How does the name lookup work in this case?


P

Peter

Consider this definition (namespace and class share the same name):

namespace Foo
{
int x;

class Foo
{
public:
static int x;
};

int Foo::x;
}

I wondered what Foo::x would refer to with "using" directive used for namespace Foo: a global variable x in namespace Foo or static member of class Foo? Basically, I assumed the following code would not compile:

int main()
{
using namespace Foo;
Foo::x;
return 0;
}

My reasoning went like this:

- Foo::x is a global variable x from namespace Foo
- Foo::Foo::x is a static member of class Foo from namespace Foo, but since
"using" directive is applied, the namespace name can be omitted, thus Foo::x is also a static member of class Foo
- conclusion: call to Foo::x in main() is ambiguous - it refers to two different entities

However, the compiler I tested it with (one of g++ recent versions) had no trouble disambiguating this: experiments showed Foo::x in main() is interpreted as global variable x in namespace Foo. Moreover, if I remove the definition of global x from namespace Foo, then the compiler emits the followingerror:

main.cpp: In function 'int main()':
main.cpp:16:4: error: 'x' is not a member of 'Foo'
Foo::x;

so it doesn't find the static member of class Foo. In order for the compiler to find it I have to qualify it fully as Foo::Foo::x despite the "using namespace Foo;" line. Why? How does the lookup work here?
 
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A

Alf P. Steinbach

Consider this definition (namespace and class share the same name):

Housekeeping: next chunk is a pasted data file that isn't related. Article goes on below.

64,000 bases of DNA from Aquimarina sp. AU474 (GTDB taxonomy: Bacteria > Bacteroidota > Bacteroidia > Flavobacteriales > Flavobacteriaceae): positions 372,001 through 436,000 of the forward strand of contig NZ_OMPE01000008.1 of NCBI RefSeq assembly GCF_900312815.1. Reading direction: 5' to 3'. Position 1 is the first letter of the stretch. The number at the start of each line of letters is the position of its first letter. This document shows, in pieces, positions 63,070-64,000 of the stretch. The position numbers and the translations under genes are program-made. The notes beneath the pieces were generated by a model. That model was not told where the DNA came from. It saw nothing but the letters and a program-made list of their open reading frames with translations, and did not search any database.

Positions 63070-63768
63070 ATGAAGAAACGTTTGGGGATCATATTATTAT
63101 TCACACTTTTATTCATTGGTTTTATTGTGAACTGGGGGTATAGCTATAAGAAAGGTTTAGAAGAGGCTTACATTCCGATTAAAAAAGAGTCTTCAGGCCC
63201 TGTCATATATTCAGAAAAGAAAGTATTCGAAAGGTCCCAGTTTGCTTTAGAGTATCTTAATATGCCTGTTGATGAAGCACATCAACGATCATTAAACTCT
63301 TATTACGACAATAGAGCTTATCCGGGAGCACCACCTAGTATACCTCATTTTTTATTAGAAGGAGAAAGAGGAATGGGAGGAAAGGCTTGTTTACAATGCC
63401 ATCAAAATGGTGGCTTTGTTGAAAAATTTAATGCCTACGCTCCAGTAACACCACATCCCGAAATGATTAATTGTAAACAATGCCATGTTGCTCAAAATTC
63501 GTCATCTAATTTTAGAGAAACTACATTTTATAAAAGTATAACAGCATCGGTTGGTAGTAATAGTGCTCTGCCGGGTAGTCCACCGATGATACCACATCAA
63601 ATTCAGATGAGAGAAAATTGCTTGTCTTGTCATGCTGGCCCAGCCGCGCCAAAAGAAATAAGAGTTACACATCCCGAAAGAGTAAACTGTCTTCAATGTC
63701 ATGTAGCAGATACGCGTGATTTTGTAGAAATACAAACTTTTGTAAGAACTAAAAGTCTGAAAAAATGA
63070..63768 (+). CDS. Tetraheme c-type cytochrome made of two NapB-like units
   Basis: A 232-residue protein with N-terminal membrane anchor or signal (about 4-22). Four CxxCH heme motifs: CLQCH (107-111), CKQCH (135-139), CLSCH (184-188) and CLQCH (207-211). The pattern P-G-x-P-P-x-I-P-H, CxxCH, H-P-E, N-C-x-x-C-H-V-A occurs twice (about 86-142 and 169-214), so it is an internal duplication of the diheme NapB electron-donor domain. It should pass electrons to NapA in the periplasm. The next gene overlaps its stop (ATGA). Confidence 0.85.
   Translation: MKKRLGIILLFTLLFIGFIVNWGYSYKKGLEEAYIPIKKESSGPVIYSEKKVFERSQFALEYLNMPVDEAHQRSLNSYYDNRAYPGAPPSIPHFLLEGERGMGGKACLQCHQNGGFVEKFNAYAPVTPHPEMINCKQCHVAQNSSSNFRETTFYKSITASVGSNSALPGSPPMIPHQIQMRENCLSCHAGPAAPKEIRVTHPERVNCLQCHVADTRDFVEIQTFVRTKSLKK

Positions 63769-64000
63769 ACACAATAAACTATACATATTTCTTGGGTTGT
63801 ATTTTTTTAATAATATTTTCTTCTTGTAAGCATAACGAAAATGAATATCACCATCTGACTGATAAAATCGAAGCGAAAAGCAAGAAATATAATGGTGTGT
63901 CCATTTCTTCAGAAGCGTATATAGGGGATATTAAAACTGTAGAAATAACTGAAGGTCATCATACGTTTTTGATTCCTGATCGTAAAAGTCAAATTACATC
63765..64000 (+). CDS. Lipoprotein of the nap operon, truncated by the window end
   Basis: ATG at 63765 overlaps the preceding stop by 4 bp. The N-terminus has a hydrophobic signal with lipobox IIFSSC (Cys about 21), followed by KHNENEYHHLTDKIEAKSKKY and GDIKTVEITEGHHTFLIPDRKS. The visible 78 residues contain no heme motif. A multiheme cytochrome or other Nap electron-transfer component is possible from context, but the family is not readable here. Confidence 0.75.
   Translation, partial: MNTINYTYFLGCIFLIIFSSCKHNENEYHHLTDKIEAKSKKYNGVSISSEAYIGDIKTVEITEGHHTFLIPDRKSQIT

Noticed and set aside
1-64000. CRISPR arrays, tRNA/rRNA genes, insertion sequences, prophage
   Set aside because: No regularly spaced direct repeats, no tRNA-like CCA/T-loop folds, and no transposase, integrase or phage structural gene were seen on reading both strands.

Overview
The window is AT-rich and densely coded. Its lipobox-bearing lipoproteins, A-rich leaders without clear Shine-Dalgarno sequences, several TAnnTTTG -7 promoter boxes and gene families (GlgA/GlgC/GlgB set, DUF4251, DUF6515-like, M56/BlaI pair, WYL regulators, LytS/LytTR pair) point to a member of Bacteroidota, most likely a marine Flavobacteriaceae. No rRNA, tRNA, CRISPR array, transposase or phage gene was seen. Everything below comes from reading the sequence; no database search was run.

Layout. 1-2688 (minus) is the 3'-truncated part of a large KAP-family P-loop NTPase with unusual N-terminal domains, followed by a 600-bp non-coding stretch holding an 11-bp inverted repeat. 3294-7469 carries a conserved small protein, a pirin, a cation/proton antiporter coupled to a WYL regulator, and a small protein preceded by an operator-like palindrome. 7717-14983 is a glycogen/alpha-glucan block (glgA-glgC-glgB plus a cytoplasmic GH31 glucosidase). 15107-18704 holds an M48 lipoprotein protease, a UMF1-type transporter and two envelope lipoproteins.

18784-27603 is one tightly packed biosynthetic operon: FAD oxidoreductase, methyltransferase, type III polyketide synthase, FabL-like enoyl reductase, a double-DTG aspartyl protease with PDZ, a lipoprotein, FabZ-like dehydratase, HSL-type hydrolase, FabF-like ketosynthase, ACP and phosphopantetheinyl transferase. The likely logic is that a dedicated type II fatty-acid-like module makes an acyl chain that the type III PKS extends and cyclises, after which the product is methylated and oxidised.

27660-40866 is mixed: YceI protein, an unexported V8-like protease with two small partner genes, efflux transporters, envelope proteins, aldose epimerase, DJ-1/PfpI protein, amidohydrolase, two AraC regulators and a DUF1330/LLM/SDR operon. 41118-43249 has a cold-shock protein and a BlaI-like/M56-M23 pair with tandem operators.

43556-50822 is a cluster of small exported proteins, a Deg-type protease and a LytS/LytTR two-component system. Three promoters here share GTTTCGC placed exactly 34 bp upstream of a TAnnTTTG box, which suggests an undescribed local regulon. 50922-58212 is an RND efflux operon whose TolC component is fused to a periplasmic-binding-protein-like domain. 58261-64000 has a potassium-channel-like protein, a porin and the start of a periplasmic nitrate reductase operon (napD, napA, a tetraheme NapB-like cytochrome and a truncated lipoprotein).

namespace Foo
{
int x;

class Foo
{
public:
static int x;
};

int Foo::x;
}

I wondered what Foo::x would refer to with "using" directive used for namespace Foo: a global variable x in namespace Foo or static member of class Foo? Basically, I assumed the following code would not compile:

int main()
{
using namespace Foo;
Foo::x;
return 0;
}

My reasoning went like this:

- Foo::x is a global variable x from namespace Foo
- Foo::Foo::x is a static member of class Foo from namespace Foo, but since
"using" directive is applied, the namespace name can be omitted, thus Foo::x is also a static member of class Foo
- conclusion: call to Foo::x in main() is ambiguous - it refers to two different entities

I think that is correct.

And I think probably C++11 §7.3.4/6, in the "Using directive" section,
applies:

"If name lookup finds a declaration for a name in two different
namespaces, and the declarations do not declare the same entity and do
not declare functions, the use of the name is ill-formed."

As it happens Visual C++ 12.0 appears to also think so:

[error]
original.cpp(19) : error C2872: 'Foo' : ambiguous symbol
could be 'Foo'
or 'original.cpp(8) : Foo::Foo'
[/error]

However, the compiler I tested it with (one of g++ recent versions) had
no trouble disambiguating this: experiments showed Foo::x in main() is
interpreted as global variable x in namespace Foo. Moreover, if I remove
the definition of global x from namespace Foo, then the compiler emits